Sunday, January 9, 2011

Rainer Werner Fassbinder | Liebe ist kälter als der Tod (Love Is Colder Than Death)

by Douglas Messerli Rainer Werner Fassbinder (writer and director) Liebe ist kälter als der Tod (Love Is Colder Than Death) / 1969 Fassbinder's first film, Love Is Colder Than Death, is both a comic work and a series of homages to various French New Wave directors, including Claude Chabrol and Jean-Luc Godard. But it also, coming as it does two years after Bonnie and Clyde, tips its hat to the American director, Arthur Penn, several times. There are moments in this film, a work filled with references to American gangster movies and American-produced objects, where Fassbinder seems to be quoting images and even scenes from Bonnie and Clyde, while simultaneously working against them.
Certainly, the "situation" of the film nicely parallels the Bonnie and Clyde figures. Like Clyde Barrow the hero, Franz Biberkopf (played by Fassbinder himself), is a petty criminal; most of his money, however, comes from pimping his girlfriend, Johanna (Hanna Schygulla). Despite their small time activities, however, it appears that they have caught attention of the "Syndicate," who want Franz to join them. His refusal ends with his being beaten. Yet he remains determined that he wants to be free, to work for himself.
Among the others that the Syndicate is attempting to recruit is a knock-out beauty of a man, impeccably dressed in a suit, Bruno (Ulli Lommel). As Fassbinder's camera focuses intensely for what seems like several minutes upon his image, the closest thing possible to a cinematic "swoon," we quickly recognize that Franz has fallen in love. As the men bed down for the night, Franz drops his blankets immediately next to the prone man. Yet hardly any communication occurs between the two, except a kind of weak friendship, in which Franz calls Bruno "Kid," and invites him, when he is released, to share his and Johanna's flat in Munich.
Indeed, in these early scenes not much is said, but the entire context of this gangster film is established. In what may appear, at first, to be ridiculously bad acting, Franz punches out one of the thugs—without touching him! Fassbinder plays out the scene almost in Kabuki style, and the violence portrayed throughout the film is consistently presented as something occurring off screen. We witness only the gun going to the head, never the slug. The gunfire of Bruno's later murders, sounds like it comes from another room. In short, this is a violent film with hardly any violence. Fassbinder has perhaps made us even more aware of the coldness of their acts by presenting them as theatrical tropes instead of realist events.
Similarly, the love between the two men is never represented by any sexual or even sensual act. Indeed the two seldom even touch. Yet the way both men observe and relate to Johanna, one can easily perceive that any love in the room is between the two men. At one point, when Johanna, laughs at a few caresses Bruno has proffered her, Franz slaps her face. Her confusion for his act is answered as simply as it might be: "He is my friend." In short, just as Fassbinder has removed all the realism surrounding violence in this quite violent story, so too has he erased any physical representations of love in what is quite clearly a homosexual romance.
In fact, Fassbinder goes even further in that respect by slowly revealing that Bruno has not come as a real friend, but, having given into the Syndicate's demands, has come as "a professional friend" to involve Franz in a series of escalating crimes and, finally, to kill him.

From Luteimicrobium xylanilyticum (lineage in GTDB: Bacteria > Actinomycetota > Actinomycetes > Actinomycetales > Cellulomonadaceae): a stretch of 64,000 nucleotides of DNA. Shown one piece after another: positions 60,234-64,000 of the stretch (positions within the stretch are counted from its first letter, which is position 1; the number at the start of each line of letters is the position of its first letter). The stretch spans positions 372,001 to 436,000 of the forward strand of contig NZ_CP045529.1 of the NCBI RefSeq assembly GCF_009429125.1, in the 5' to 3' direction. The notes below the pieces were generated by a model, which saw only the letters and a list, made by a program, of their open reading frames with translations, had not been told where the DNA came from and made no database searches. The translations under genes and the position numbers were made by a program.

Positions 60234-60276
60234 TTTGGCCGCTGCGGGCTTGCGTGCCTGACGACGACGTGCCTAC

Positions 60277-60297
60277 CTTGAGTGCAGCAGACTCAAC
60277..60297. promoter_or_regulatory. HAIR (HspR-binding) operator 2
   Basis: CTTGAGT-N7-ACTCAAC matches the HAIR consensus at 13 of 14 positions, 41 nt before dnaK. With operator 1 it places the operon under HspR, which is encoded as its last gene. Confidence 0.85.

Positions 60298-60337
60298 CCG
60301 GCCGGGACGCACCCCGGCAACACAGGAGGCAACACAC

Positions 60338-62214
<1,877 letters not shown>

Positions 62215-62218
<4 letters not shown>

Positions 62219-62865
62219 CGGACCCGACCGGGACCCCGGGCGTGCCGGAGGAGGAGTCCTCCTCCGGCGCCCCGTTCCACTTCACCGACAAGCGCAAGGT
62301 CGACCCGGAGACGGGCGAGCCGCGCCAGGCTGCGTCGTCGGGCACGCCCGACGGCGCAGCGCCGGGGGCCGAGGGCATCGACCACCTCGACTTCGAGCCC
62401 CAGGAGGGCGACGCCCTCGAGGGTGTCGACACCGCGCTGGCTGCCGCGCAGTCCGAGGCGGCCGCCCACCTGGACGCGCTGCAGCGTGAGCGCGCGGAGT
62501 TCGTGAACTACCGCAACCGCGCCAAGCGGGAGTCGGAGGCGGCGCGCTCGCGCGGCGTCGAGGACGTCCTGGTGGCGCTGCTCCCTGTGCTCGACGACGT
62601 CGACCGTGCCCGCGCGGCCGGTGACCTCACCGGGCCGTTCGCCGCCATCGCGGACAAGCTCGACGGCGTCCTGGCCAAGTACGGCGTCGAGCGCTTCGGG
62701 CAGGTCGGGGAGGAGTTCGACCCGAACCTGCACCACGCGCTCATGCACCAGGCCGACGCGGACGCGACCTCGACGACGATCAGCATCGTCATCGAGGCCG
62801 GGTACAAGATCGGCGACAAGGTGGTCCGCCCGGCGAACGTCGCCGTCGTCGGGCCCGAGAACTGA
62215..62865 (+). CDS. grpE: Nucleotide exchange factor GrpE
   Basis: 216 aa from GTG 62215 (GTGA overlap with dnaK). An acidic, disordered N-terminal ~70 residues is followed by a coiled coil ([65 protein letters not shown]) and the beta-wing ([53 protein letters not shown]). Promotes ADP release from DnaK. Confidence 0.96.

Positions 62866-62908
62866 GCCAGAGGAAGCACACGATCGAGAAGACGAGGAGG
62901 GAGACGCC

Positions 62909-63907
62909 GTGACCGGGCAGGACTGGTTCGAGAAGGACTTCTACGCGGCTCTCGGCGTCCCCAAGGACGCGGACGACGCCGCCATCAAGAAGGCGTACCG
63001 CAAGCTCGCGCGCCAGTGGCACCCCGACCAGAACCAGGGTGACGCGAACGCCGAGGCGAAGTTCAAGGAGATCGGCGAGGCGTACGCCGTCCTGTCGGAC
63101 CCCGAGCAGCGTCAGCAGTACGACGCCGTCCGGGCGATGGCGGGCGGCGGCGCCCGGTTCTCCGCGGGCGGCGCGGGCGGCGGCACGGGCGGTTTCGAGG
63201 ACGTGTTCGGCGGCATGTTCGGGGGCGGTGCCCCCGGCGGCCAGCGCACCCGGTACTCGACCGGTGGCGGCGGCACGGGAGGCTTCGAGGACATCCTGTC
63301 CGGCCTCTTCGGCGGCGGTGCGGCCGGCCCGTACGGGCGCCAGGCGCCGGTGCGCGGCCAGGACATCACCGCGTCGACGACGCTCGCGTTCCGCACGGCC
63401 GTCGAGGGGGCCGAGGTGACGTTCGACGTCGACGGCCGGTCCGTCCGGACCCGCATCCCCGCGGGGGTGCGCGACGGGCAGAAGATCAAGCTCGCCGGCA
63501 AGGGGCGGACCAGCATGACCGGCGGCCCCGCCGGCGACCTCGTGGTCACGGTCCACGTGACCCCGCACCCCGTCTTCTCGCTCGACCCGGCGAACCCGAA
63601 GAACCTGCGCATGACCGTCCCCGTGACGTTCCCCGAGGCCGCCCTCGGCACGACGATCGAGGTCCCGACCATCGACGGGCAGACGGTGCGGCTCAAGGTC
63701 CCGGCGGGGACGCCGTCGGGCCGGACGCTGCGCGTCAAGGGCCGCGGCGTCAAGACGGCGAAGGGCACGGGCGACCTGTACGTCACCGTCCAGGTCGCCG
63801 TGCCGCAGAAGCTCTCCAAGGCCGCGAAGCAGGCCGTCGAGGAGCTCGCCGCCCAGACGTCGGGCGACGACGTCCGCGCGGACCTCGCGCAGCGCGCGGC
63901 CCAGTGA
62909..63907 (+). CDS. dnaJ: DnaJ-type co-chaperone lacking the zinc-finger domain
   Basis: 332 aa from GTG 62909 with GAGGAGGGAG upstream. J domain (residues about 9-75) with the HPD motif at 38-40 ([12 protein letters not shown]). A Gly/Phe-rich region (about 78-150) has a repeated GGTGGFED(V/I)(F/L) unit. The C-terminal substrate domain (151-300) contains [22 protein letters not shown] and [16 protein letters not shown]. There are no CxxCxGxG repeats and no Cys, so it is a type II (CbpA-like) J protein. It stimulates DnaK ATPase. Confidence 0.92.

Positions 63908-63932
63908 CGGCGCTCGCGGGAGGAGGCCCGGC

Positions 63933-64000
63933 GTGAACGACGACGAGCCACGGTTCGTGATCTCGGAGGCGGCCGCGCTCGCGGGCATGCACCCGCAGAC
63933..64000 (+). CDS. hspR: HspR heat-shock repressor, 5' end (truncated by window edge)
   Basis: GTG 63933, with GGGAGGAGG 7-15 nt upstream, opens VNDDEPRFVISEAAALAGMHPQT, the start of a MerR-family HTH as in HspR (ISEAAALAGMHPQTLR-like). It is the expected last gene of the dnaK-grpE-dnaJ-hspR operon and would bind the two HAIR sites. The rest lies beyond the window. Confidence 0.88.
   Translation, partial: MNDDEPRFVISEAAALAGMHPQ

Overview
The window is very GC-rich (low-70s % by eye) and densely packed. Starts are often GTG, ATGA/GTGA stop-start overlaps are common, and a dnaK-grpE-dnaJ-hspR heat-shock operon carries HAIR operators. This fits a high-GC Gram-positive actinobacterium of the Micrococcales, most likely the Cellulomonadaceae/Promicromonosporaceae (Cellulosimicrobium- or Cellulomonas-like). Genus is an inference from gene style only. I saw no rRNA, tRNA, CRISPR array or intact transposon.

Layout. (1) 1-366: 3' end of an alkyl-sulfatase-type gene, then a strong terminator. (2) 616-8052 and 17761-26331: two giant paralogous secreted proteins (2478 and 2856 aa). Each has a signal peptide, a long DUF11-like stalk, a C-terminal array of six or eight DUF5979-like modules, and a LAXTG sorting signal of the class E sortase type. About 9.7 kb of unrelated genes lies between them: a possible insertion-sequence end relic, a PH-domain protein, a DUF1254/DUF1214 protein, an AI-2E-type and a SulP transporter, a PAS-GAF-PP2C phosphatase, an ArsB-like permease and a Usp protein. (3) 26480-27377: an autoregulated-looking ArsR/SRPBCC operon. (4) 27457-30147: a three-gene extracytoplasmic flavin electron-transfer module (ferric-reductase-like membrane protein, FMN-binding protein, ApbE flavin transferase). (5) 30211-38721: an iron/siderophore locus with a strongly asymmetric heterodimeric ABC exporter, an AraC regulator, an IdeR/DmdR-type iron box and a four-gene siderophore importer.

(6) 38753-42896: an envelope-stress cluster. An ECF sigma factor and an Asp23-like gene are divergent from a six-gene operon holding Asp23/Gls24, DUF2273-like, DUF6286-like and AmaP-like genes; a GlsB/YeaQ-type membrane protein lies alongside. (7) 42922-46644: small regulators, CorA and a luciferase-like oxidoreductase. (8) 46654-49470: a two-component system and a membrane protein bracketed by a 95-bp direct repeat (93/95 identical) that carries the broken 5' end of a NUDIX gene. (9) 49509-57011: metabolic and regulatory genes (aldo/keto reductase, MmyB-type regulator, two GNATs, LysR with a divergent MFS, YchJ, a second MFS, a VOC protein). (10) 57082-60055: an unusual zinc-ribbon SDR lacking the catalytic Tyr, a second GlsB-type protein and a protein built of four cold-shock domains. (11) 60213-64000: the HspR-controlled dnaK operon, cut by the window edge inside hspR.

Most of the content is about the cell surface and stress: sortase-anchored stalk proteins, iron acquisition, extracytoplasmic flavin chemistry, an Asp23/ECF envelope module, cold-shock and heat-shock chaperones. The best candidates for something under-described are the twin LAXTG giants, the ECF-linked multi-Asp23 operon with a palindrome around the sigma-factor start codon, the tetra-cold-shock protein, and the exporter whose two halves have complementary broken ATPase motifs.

The crimes they undertake, however, are once again insignificant or even meaningless. Their first "caper" might as well have been undertaken by the characters of Breakfast at Tiffany's instead of a crime movie. All three approach a shopclerk selling sunglasses, riddling her with questions that confuse her just enough that they can each slip a pair of glasses in their pockets.
A trip to a gun-selling cobbler results in their acquisition of guns (real and fake) and ends with the cobbler's death.
Their third "heist" is the pocketing of a few bottles and packages from a grocery store!
Their next action, however, is brutal: Bruno shoots the Turk who has threatened Franz's life. The additional murder of the waitress, moreover, reveals to us just how cold runs Bruno's blood. 
Even though all the shots have come from Bruno, Franz is later arrested and kept in jail overnight. But here too, Fassbinder, sucks all the drama from the event, as the detective asks him over and over where he was at a certain time, and who he was with. The police seem as ineffective as Franz is as a criminal.
Their final foray into crime is a planned bank robbery. By this time, however, Johanna has grown so jealous of Bruno that she calls the police. At the very same moment, men from the Syndicate are preparing to kill Franz, sitting in the get-away-car, and, as the police close in on Bruno (who is armed, incidentally, with a dummy machine gun instead of the real thing), the men from the mob take off. The police shoot Bruno, and, in the only true sign of the depths of his love, Franz pulls out a gun threatening them as he clumsily collects Bruno's body.
Even the final chase is unlike any other in the genre. Once he discovers that Bruno is, indeed, dead, he stops to toss away the body, speeding ahead, while the police, preoccupied with the body, seem to abandon all else. Love is indeed cold, made even colder by Johanna's admission that she had called the police. Suddenly recognizing that he has been betrayed by everyone, Franz spits out the word "whore," suggesting that their relationship has also fallen dead. Los Angeles, January 8, 2011
Copyright (c) 2011 by International Cinema Review and Douglas Messerli

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